Urban developers looking to assemble land parcels have a powerful new ally: the U.S. Supreme Court. With last week’s 5-4 decision in Kelo vs. City of New London, the Justices ruled that courts — particularly the federal courts — will defer to local governments on the economic development front.

The closely watched Kelo case hinged on working-class residents who refused to sell their homes in advance of a 90-acre, mixed-use project championed by New London, Conn.’s economic development arm. Simply put, the ruling broadens cities’ power to condemn single-family homes through eminent domain in order to develop commercial projects.

“As a developer, I think this is a very positive decision,” says Rodney Propp, chairman of urban developer Tahl-Propp Equities. His New York-based firm has developed roughly 3 million sq. ft. of retail and residential space in the metropolitan region.

Propp sees the ruling as proof that wider economic interests outweigh the rights of a few individual property owners. That would be a one-sided view if he didn’t know firsthand what it’s like to be on the receiving end of a bulldozer. “Sure, we’ve had properties condemned in Florida to make way for other uses, and we were fairly compensated. It’s often best for the local economy if other uses are introduced,” he adds.

Historically, the high court has let the government determine what potential use is in the best interest of the public. With this decision, though, economic development is now loosely defined as a legitimate “public use,” making it easier for cities to condemn parcels of property in order for private developers to build on them. In the past, condemnation was typically reserved to clear the way for public uses such as roads and highways. In her dissent, Justice Sandra Day O’Connor cautioned that “the specter of condemnation hangs over all property. Nothing is to prevent the state from replacing any Motel 6 with a Ritz-Carlton, any home with a shopping mall, or any farm with a factory.” Chief Justice William Rehnquist and Justices Antonin Scalia and Clarence Thomas also joined the dissent.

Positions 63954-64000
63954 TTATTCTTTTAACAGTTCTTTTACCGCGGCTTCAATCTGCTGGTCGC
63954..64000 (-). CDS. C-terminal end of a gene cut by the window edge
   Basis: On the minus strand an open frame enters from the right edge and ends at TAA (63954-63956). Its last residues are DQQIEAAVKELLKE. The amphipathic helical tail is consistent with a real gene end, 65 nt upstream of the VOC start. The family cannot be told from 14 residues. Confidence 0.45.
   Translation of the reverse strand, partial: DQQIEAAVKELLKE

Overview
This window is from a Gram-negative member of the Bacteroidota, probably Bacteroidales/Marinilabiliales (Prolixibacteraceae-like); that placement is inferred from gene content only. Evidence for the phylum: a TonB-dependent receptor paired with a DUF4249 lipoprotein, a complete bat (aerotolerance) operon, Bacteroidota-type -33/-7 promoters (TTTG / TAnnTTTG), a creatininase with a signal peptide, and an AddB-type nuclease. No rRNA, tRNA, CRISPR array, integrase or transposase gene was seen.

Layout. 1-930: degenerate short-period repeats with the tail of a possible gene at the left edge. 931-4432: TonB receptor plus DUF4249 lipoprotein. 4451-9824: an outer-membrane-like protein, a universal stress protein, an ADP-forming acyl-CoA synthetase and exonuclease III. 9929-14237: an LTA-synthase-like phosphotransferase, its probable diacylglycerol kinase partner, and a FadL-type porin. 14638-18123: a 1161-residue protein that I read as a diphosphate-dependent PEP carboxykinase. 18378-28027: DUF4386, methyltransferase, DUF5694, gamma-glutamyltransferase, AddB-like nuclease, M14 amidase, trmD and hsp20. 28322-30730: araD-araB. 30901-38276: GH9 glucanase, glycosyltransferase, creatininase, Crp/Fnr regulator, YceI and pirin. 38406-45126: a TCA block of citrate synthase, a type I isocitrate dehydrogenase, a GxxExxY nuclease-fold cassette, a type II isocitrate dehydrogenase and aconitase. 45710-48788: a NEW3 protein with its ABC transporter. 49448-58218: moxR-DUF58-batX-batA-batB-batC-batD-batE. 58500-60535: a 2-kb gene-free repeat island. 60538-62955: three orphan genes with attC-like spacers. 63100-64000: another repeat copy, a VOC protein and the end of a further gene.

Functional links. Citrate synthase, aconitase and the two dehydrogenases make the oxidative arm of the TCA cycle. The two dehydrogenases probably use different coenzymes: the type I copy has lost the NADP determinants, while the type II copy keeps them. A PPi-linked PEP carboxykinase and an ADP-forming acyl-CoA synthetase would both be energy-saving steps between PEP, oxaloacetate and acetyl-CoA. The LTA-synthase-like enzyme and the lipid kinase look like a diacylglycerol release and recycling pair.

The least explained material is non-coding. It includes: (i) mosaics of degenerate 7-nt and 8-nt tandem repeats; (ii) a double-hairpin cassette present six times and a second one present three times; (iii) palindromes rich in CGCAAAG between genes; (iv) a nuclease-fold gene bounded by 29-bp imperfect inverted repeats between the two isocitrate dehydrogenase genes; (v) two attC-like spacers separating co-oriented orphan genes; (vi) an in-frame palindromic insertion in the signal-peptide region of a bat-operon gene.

To John McIlwain, senior resident for housing at the Urban Land Institute, any ripple effects from the ruling will pale next to the outraged response it triggered. The Wall Street Journal, for example, published an opinion piece on June 27 with the headline “Supreme Folly.” Among other adjectives, the writer—University of Chicago law professor Richard Epstein—called the Kelo verdict “shameful” and “horrible”. Those are strong words. ULI’s McIlwain, for his part, doubts the ruling will unleash a flood of condemnation proceedings throughout the nation. “Everyone has been hyperventilating about this case. From a city’s point of view, it gives them more power to redevelop blighted neighborhoods. But it also changes the idea of what constitutes blight,” says McIlvain. Scott Mollen, a real estate litigation partner at New York City-based Herrick, Fienstein LLP, says that the majority opinion simply recognized that economic development is as much a public use as building a new road. What’s more, says Mollen, the court also recognized that “the common good can’t be sabotaged by an individual property owner that refuses to sell.”

Nor does Mollen believe that urban renewal projects are strictly designed to remove minority residents, as some have suggested. “These large-scale urban developments bring enormous benefits to the minority community through added jobs and bigger tax base that can pay for better community services.”

Adds Mollen: “You shouldn’t second-guess local officials who are trying to solve urban blight problems.”